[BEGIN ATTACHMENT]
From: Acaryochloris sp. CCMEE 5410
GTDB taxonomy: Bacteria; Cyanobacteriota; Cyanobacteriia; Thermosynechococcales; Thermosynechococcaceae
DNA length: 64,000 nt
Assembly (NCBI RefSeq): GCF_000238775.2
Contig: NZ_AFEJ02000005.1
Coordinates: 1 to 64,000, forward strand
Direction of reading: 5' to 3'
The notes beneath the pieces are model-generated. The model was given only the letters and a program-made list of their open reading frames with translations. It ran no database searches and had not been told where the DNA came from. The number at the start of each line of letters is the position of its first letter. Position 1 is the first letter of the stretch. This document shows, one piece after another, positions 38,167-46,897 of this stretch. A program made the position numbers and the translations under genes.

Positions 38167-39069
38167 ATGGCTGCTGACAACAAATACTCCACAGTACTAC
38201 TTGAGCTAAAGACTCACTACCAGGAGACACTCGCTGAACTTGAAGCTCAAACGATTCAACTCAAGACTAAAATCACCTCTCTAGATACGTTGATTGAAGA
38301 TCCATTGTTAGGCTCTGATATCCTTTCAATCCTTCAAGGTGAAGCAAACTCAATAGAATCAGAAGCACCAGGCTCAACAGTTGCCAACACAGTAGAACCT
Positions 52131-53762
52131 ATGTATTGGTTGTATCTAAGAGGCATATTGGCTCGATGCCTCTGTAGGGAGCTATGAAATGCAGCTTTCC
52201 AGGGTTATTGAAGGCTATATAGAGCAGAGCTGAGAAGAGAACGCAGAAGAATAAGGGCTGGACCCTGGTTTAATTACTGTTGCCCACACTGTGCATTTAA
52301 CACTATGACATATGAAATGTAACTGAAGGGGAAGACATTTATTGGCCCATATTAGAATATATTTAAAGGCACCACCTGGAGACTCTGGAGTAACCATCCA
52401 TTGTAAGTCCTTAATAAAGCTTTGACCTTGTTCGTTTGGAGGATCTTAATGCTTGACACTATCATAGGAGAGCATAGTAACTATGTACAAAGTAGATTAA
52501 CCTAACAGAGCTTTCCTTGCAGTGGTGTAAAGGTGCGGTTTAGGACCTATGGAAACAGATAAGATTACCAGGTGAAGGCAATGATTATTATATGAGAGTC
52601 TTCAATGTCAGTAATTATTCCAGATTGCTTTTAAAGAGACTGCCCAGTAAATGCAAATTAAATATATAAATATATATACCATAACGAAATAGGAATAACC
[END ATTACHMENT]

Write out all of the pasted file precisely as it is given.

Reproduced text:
From: Acaryochloris sp. CCMEE 5410
GTDB taxonomy: Bacteria; Cyanobacteriota; Cyanobacteriia; Thermosynechococcales; Thermosynechococcaceae
DNA length: 64,000 nt
Assembly (NCBI RefSeq): GCF_000238775.2
Contig: NZ_AFEJ02000005.1
Coordinates: 1 to 64,000, forward strand
Direction of reading: 5' to 3'
The notes beneath the pieces are model-generated. The model was given only the letters and a program-made list of their open reading frames with translations. It ran no database searches and had not been told where the DNA came from. The number at the start of each line of letters is the position of its first letter. Position 1 is the first letter of the stretch. This document shows, one piece after another, positions 38,167-46,897 of this stretch. A program made the position numbers and the translations under genes.

Positions 38167-39069
38167 ATGGCTGCTGACAACAAATACTCCACAGTACTAC
38201 TTGAGCTAAAGACTCACTACCAGGAGACACTCGCTGAACTTGAAGCTCAAACGATTCAACTCAAGACTAAAATCACCTCTCTAGATACGTTGATTGAAGA
38301 TCCATTGTTAGGCTCTGATATCCTTTCAATCCTTCAAGGTGAAGCAAACTCAATAGAATCAGAAGCACCAGGCTCAACAGTTGCCAACACAGTAGAACCT
Positions 52131-53762
52131 ATGTATTGGTTGTATCTAAGAGGCATATTGGCTCGATGCCTCTGTAGGGAGCTATGAAATGCAGCTTTCC
52201 AGGGTTATTGAAGGCTATATAGAGCAGAGCTGAGAAGAGAACGCAGAAGAATAAGGGCTGGACCCTGGTTTAATTACTGTTGCCCACACTGTGCATTTAA
52301 CACTATGACATATGAAATGTAACTGAAGGGGAAGACATTTATTGGCCCATATTAGAATATATTTAAAGGCACCACCTGGAGACTCTGGAGTAACCATCCA
52401 TTGTAAGTCCTTAATAAAGCTTTGACCTTGTTCGTTTGGAGGATCTTAATGCTTGACACTATCATAGGAGAGCATAGTAACTATGTACAAAGTAGATTAA
52501 CCTAACAGAGCTTTCCTTGCAGTGGTGTAAAGGTGCGGTTTAGGACCTATGGAAACAGATAAGATTACCAGGTGAAGGCAATGATTATTATATGAGAGTC
52601 TTCAATGTCAGTAATTATTCCAGATTGCTTTTAAAGAGACTGCCCAGTAAATGCAAATTAAATATATAAATATATATACCATAACGAAATAGGAATAACC